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Judge delays Massachusetts Right to Repair court case decision

While the decision was scheduled for March 7, the judge has now stated that he would issue a final judgement no later than April 15

Bethesda, Md.—United States District Judge Douglas Woodlock issued a notice on Tuesday informing of a delay to provide a decision on the court case due to “unforeseen and unforeseeable circumstances, principally involving supervening but insistent writing responsibilities in other matters.” 

While the decision was scheduled for March 7, the judge has now stated that he would issue a final judgement no later than April 15.

Approved by Massachusetts voters on Nov. 3, 2020 by an overwhelming 75-25 percent margin, the new Right to Repair law would require manufacturers to provide vehicle owners both access and control of the diagnostic and repair data generated by their vehicles. Subsequent to the vote, the car company trade group, Alliance for Automotive Innovation filed a lawsuit in November 2020 asking the court to overturn the data access ballot question based on a host of allegations including cyber security concerns, insufficient time to comply with the new data access requirements and their contention that the ballot initiative is preempted by federal law.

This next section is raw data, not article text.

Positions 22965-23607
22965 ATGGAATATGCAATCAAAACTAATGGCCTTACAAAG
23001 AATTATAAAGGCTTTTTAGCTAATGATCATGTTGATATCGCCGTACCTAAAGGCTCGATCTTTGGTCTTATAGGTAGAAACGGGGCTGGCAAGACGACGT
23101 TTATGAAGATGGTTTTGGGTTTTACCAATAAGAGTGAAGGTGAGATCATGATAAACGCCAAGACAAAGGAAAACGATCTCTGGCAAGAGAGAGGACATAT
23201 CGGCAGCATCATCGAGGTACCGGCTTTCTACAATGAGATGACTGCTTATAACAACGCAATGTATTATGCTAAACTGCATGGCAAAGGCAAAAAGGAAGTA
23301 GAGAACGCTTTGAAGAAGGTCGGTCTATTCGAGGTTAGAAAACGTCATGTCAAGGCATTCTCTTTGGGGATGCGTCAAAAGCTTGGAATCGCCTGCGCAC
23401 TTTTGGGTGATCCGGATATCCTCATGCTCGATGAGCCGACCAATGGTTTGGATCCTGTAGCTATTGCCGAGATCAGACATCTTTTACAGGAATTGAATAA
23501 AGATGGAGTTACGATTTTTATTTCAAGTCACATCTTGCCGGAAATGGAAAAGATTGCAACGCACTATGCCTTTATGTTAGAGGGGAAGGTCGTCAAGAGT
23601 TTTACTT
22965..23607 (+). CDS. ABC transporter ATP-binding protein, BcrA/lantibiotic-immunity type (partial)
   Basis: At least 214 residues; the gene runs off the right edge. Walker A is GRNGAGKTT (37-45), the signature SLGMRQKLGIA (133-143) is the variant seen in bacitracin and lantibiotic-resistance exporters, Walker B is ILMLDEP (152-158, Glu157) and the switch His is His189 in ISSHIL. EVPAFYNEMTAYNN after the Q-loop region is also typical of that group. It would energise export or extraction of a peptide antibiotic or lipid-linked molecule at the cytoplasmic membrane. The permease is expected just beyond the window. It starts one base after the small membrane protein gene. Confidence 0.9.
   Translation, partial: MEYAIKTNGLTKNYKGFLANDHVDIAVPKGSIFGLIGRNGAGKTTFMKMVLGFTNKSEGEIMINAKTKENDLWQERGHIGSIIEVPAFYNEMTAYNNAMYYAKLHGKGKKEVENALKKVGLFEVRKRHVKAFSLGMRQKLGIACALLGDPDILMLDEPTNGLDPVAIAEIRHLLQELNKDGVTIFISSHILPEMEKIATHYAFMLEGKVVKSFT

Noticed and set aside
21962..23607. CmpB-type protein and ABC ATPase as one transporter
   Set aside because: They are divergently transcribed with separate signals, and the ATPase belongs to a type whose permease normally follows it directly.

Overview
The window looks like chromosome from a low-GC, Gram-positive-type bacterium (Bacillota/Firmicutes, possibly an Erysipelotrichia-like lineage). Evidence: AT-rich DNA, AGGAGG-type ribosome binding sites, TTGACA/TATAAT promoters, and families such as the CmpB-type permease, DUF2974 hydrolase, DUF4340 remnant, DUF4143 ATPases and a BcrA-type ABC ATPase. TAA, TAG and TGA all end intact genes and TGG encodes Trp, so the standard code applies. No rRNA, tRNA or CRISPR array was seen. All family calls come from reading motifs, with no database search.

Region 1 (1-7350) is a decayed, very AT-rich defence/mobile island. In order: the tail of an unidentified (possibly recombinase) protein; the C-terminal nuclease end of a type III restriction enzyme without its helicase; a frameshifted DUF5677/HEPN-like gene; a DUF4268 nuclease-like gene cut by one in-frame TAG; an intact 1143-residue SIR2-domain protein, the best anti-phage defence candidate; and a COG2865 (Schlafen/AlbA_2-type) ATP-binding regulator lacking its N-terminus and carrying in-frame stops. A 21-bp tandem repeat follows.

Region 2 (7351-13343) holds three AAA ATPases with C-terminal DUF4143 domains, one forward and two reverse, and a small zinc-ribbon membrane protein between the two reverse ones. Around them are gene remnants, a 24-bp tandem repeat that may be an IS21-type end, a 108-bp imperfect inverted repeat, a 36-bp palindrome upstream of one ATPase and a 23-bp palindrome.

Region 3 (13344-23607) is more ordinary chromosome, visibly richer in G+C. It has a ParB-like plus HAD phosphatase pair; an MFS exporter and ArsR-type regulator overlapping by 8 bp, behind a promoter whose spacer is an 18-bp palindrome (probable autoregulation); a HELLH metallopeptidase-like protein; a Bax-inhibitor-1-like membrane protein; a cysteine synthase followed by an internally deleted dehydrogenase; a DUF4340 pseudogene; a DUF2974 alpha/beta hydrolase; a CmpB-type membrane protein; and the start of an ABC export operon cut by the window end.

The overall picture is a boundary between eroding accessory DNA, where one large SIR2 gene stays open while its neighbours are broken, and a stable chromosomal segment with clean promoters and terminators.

“While we are disappointed in the delay, we continue to hope that the court will ultimately uphold the will of the people of Massachusetts,” said Bill Hanvey, president and CEO, Auto Care Association and Aaron Lowe, SVP, regulatory and government affairs, Auto Care Association. “However, no matter the result, Auto Care Association is committed to continuing the campaign to ensure that car owners, nationwide, have the ability to directly access their in-vehicle data in real time and to have that data available to the repair shop of their choice.”

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